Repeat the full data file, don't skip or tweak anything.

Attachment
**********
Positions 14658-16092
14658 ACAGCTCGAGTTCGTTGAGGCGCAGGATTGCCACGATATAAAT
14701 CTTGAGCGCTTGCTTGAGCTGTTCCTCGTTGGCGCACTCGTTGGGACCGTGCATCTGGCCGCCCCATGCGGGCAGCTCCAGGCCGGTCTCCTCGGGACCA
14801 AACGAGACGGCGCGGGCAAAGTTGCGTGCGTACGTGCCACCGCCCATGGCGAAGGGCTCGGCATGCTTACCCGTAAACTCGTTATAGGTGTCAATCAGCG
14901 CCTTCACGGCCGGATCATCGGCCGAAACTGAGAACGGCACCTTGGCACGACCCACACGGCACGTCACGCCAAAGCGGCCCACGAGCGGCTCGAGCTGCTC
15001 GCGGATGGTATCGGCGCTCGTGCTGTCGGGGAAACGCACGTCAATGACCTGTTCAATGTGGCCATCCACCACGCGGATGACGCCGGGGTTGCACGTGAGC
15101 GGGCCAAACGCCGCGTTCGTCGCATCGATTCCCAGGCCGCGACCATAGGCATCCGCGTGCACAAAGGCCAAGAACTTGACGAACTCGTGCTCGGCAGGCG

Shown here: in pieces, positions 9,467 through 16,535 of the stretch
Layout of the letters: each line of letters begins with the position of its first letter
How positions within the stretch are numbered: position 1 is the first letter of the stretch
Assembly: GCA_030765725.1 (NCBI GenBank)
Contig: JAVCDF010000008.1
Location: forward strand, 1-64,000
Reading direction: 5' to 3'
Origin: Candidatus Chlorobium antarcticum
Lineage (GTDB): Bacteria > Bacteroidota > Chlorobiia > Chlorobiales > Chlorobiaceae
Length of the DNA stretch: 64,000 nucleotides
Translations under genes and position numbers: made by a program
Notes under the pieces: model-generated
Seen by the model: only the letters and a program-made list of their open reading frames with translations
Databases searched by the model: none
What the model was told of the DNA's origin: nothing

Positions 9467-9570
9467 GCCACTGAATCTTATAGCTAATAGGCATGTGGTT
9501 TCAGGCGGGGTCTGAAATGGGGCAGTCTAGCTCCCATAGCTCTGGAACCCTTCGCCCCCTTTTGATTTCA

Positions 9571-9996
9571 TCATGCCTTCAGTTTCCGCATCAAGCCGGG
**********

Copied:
Positions 14658-16092
14658 ACAGCTCGAGTTCGTTGAGGCGCAGGATTGCCACGATATAAAT
14701 CTTGAGCGCTTGCTTGAGCTGTTCCTCGTTGGCGCACTCGTTGGGACCGTGCATCTGGCCGCCCCATGCGGGCAGCTCCAGGCCGGTCTCCTCGGGACCA
14801 AACGAGACGGCGCGGGCAAAGTTGCGTGCGTACGTGCCACCGCCCATGGCGAAGGGCTCGGCATGCTTACCCGTAAACTCGTTATAGGTGTCAATCAGCG
14901 CCTTCACGGCCGGATCATCGGCCGAAACTGAGAACGGCACCTTGGCACGACCCACACGGCACGTCACGCCAAAGCGGCCCACGAGCGGCTCGAGCTGCTC
15001 GCGGATGGTATCGGCGCTCGTGCTGTCGGGGAAACGCACGTCAATGACCTGTTCAATGTGGCCATCCACCACGCGGATGACGCCGGGGTTGCACGTGAGC
15101 GGGCCAAACGCCGCGTTCGTCGCATCGATTCCCAGGCCGCGACCATAGGCATCCGCGTGCACAAAGGCCAAGAACTTGACGAACTCGTGCTCGGCAGGCG

Shown here: in pieces, positions 9,467 through 16,535 of the stretch
Layout of the letters: each line of letters begins with the position of its first letter
How positions within the stretch are numbered: position 1 is the first letter of the stretch
Assembly: GCA_030765725.1 (NCBI GenBank)
Contig: JAVCDF010000008.1
Location: forward strand, 1-64,000
Reading direction: 5' to 3'
Origin: Candidatus Chlorobium antarcticum
Lineage (GTDB): Bacteria > Bacteroidota > Chlorobiia > Chlorobiales > Chlorobiaceae
Length of the DNA stretch: 64,000 nucleotides
Translations under genes and position numbers: made by a program
Notes under the pieces: model-generated
Seen by the model: only the letters and a program-made list of their open reading frames with translations
Databases searched by the model: none
What the model was told of the DNA's origin: nothing

Positions 9467-9570
9467 GCCACTGAATCTTATAGCTAATAGGCATGTGGTT
9501 TCAGGCGGGGTCTGAAATGGGGCAGTCTAGCTCCCATAGCTCTGGAACCCTTCGCCCCCTTTTGATTTCA

Positions 9571-9996
9571 TCATGCCTTCAGTTTCCGCATCAAGCCGGG